- Localization of certain data for cheaper and faster accessibility inherently violates the basic principles on net neutrality. This is because in a non-discriminatory internet all the traffic has to be treated equally without any discrimination. However, in this approach specific nature of data is being given priority over the rest of the data.
- There are arguments stating that raising required infrastructure for proliferation of broadband through public Wi-Fi networks requires substantial investment over long period of time. Under such circumstances opening up access to entire web with a partially developed infrastructure is highly problematic. Content requiring high bandwidth, like streaming a video, may result in multiple users being unable to access internet due to reduced speed or no access to internet at all. Considering the fact that substantial investment cannot be raised overnight, selective content access may be used to make access of internet a pleasing experience for the users. Overtime selective access will yield profits that can be re-invested in the development of physical infrastructure. Further, it is also argued that selective access will ensure development of freely available Wi-Fi at public places like airports, cafes etc. This is perhaps due to the fact that investment requirements for a selective access web will be low and can be covered by product sales for cafes, shops etc.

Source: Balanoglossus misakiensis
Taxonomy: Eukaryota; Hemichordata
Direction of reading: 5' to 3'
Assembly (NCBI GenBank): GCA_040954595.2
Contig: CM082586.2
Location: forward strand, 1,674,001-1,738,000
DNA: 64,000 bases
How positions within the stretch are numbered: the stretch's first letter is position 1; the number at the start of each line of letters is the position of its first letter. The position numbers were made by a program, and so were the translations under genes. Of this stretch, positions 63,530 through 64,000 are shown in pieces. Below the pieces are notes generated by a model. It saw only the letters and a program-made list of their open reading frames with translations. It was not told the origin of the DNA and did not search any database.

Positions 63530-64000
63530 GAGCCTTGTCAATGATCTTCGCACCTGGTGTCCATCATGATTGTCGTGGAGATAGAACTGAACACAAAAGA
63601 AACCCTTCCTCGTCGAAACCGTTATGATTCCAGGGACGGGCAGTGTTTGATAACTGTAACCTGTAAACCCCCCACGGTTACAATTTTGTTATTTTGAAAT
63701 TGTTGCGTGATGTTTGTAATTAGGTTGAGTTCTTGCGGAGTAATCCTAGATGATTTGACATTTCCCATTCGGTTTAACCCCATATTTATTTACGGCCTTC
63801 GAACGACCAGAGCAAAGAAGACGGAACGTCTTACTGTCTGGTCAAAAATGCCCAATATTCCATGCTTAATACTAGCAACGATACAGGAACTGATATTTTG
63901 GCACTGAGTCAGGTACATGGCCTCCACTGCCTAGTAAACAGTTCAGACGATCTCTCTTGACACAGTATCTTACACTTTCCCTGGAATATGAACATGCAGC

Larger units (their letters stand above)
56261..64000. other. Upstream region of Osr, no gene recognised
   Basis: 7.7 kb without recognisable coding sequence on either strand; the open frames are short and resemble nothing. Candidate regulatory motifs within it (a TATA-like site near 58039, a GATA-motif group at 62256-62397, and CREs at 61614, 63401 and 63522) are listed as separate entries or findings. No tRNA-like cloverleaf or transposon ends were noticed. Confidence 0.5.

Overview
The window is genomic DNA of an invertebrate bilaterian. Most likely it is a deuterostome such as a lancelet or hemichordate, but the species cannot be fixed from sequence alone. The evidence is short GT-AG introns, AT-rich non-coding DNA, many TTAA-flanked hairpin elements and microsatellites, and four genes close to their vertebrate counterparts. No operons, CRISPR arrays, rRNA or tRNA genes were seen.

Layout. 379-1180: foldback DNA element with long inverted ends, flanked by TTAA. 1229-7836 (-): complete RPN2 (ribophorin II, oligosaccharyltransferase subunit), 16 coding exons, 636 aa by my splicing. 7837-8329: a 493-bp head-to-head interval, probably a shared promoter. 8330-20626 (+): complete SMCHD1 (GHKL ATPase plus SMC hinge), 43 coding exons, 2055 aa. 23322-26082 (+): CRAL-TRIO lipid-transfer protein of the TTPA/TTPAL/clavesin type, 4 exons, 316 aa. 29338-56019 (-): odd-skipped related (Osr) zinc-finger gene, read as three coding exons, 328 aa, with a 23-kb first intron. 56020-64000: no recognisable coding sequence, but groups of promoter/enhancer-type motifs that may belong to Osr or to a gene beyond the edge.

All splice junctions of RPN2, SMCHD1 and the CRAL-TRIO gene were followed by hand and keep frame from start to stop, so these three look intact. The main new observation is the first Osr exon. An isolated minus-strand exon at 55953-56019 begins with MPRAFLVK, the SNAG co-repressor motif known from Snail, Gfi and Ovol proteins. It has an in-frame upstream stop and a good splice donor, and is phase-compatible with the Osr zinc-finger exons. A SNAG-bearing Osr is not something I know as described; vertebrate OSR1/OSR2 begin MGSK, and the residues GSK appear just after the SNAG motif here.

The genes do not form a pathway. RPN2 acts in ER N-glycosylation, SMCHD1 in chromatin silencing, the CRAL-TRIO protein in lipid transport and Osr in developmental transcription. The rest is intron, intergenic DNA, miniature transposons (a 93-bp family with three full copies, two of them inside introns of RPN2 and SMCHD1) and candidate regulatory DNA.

Researcher is of the opinion that despite of all the infrastructure and policy considerations, selective access is against the core principles of net neutrality. Telecom Regulatory Authority of India’s ruling dated February 8, 2016, rules against this approach. However, regulation 6may be used by the authority to relax norms in this case. Further, if above mentioned guidelines with respect to determining nature of data of community interest are considered, relaxations can be granted considering that it is the government and the local community that discriminates data, and not the ISPs or the content developers. While the same might not be true in case of arguments with respect to infrastructural development requiring substantial investment, initial incentives have to be provided. Lastly, free public Wi-Fi should not be brought under the ambit of net neutrality. However, the same can be limited to only small stores and cafes, and content developers or ISPs may not be allowed to do the same.